Susan Hood has written over two hundred children’s books, and her most recent is Shaking Things Up: 14 Young Women Who Changed the World (Harper). The author introduces readers to women and girls whose accomplishments are inspirational to people of all ages and genders. There is a timeline of those featured that ranges from the 1780s to 2014. Right after the American Revolution, Molly Williams, a servant of a volunteer firefighter, hauled a pumper truck and fought a blazing fire on her own. Molly was awarded a volunteer badge, but there wasn’t another female firefighter in New York City until 1982.  Malala Yousafzai received the Nobel Peace Prize in 2014 for standing up to the Taliban and declaring that girls had a right to an education. Susan Hood writes about twelve other scientists, artists, athletes, and ordinary women and girls who believed in themselves. The illustrations in Shaking Things Up are by a number of noted artists.

The author describes her motivation for writing this book in the Author’s Note:
Over the years, politics, religion, and “polite society” have tried to define what a woman should be, tried to restrict our behavior, speech, rights, aspirations, and even choice of clothing. But women have faced adversity head-on – defying poverty, illness, war, and discrimination – to change the world for men and women alike.

 

Caldecott 2018

February15

The American Library Association (ALA) announced their annual awards given to honor children’s and young adults’ books this week. The Caldecott Award is presented “to the artist of the most distinguished American picture book for children.” This year, the committee chose more multicultural titles than were celebrated in past years.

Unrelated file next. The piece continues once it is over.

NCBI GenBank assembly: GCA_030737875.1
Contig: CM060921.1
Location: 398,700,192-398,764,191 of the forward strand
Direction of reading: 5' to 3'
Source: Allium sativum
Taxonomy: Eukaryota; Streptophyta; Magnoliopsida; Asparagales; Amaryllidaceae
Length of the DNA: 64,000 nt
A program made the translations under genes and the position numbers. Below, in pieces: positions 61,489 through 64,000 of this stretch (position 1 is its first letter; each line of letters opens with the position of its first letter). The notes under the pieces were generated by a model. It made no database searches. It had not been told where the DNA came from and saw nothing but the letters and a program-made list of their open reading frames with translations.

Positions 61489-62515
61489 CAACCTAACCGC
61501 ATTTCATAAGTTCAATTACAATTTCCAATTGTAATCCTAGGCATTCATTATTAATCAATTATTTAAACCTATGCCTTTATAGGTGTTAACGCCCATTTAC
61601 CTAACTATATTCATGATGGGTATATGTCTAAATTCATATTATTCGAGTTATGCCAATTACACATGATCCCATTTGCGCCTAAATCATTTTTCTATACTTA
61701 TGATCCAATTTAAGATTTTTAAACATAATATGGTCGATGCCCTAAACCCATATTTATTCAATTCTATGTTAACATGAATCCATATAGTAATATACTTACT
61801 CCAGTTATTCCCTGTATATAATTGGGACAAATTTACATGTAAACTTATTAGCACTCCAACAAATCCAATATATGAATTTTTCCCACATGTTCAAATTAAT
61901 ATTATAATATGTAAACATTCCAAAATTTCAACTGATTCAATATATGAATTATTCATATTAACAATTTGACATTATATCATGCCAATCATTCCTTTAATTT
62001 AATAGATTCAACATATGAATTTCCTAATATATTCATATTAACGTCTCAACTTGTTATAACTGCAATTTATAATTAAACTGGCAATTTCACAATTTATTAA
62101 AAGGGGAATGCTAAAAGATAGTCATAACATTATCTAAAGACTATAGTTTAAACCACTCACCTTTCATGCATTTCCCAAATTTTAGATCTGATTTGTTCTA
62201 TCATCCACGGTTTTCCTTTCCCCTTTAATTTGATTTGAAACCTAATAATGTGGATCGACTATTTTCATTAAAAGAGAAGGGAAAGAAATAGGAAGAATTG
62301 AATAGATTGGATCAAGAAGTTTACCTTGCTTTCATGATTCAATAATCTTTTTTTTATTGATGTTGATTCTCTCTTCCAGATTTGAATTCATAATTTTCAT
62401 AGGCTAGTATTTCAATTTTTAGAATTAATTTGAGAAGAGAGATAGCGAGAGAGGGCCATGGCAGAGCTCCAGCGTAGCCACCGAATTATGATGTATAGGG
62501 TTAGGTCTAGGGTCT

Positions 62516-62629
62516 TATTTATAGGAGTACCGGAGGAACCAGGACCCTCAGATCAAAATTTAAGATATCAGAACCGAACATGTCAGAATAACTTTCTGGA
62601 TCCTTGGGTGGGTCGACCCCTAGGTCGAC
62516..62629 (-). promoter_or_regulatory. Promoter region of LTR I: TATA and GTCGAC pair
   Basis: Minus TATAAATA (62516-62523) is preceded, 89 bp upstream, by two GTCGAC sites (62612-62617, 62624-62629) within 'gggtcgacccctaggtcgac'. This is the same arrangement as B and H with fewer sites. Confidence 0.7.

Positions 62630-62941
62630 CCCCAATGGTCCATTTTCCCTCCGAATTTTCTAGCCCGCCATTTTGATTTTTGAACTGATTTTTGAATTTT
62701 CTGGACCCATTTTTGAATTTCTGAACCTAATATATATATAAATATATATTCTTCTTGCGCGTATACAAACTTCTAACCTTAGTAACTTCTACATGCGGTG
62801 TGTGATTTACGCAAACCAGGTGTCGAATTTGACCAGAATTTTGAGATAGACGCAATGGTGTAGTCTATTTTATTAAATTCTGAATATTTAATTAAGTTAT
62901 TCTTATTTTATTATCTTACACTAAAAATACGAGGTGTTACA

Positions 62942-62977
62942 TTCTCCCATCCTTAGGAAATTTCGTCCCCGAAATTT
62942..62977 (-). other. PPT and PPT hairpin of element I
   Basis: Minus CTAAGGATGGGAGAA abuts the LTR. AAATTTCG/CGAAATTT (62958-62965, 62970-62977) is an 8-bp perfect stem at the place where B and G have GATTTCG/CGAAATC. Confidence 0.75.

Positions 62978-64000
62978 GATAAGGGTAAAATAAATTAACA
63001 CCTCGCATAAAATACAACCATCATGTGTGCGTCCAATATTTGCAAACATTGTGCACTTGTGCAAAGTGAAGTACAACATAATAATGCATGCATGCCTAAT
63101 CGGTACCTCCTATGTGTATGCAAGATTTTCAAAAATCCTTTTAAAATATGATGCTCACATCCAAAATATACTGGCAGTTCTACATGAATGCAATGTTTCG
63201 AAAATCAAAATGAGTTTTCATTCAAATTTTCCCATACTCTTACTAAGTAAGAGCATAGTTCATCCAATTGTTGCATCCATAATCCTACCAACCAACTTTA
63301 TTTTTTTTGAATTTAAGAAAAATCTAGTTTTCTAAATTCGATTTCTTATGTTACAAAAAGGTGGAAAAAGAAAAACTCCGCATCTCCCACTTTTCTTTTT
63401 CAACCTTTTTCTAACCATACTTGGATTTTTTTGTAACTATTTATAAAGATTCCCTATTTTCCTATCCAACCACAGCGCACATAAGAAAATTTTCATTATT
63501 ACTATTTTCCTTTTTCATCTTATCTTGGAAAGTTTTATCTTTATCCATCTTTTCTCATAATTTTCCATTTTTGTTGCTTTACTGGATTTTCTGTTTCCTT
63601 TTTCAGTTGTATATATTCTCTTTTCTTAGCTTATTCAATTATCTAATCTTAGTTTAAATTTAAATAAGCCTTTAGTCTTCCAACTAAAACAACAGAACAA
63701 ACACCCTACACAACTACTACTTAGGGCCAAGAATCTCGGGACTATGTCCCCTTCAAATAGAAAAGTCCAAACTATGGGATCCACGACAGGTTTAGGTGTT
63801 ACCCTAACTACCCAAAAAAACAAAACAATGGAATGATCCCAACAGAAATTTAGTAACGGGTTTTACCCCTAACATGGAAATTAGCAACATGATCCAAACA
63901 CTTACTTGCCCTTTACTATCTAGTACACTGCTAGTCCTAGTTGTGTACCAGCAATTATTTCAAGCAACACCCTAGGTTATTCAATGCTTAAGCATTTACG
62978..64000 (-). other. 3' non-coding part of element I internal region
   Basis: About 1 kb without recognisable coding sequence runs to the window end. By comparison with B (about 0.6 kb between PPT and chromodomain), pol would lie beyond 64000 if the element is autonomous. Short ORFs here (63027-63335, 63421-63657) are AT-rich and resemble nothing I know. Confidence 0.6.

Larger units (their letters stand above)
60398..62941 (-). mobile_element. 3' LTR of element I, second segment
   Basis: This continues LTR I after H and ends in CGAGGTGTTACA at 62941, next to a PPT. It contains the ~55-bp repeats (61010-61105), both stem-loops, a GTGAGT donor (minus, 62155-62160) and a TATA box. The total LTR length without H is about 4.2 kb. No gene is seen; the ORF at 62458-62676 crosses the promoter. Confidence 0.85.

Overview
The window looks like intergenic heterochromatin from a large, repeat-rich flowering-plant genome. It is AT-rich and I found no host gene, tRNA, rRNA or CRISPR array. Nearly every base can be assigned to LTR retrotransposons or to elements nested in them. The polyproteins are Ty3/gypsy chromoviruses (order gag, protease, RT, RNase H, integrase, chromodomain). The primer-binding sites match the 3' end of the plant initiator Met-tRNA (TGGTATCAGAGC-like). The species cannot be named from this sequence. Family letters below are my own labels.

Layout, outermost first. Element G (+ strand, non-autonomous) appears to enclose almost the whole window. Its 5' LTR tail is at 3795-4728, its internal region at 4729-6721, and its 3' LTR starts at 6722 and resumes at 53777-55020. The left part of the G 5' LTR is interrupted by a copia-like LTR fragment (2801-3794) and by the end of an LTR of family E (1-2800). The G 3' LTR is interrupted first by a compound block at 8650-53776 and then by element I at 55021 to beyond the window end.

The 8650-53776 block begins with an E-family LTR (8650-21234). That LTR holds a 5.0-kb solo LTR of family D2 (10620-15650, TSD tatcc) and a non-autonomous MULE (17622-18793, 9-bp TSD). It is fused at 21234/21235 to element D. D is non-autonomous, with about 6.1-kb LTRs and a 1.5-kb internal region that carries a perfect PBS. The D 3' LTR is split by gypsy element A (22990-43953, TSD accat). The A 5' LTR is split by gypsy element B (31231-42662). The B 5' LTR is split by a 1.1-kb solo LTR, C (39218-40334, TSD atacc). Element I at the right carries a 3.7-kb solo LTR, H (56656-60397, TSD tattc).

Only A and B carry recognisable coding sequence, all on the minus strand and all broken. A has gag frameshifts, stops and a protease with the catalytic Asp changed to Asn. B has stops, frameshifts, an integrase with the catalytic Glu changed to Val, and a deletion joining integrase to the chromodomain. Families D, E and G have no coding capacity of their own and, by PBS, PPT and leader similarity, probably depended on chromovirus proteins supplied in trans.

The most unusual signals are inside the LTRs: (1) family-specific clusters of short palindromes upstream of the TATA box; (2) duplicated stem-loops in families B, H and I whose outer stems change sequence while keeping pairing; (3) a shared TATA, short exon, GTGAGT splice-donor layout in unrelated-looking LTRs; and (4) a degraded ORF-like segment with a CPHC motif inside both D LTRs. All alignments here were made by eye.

This year’s Caldecott Award was presented to Wolf in the Snow (Macmillan), illustrated and written by Matthew Cordell. The only writing in this nearly wordless book is of animal sounds. The illustrations are inked in pen and colored with watercolors. The design of the pages varies with some being circular and others depicting more than one picture. A young girl is walking home from school when it begins to snow. She finds a wolf pup who has become separated from his pack. After she returns him to his pack, the wolves follow the girl and protect her when she, too, becomes lost. It’s often difficult to share a wordless book with more than one child at a time, but Wolf in the Snow is an exception. Cordell’s charming book should be enjoyed by young readers for years to come.

The judges for this year’s Caldecott Committee chose four honor books: Big Cat, Little Cat written and illustrated by Elisha Cooper (Roaring Brook Press), Crown: An Ode to the Fresh Cut illustrated by Gordon C. James and written by Derrick Barnes (Bolden), A Different Pond illustrated by Thi Bui and written by Bao Phi (Capstone), and Grand Canyon illustrated and written by Jason Chin (Roaring Brook Press).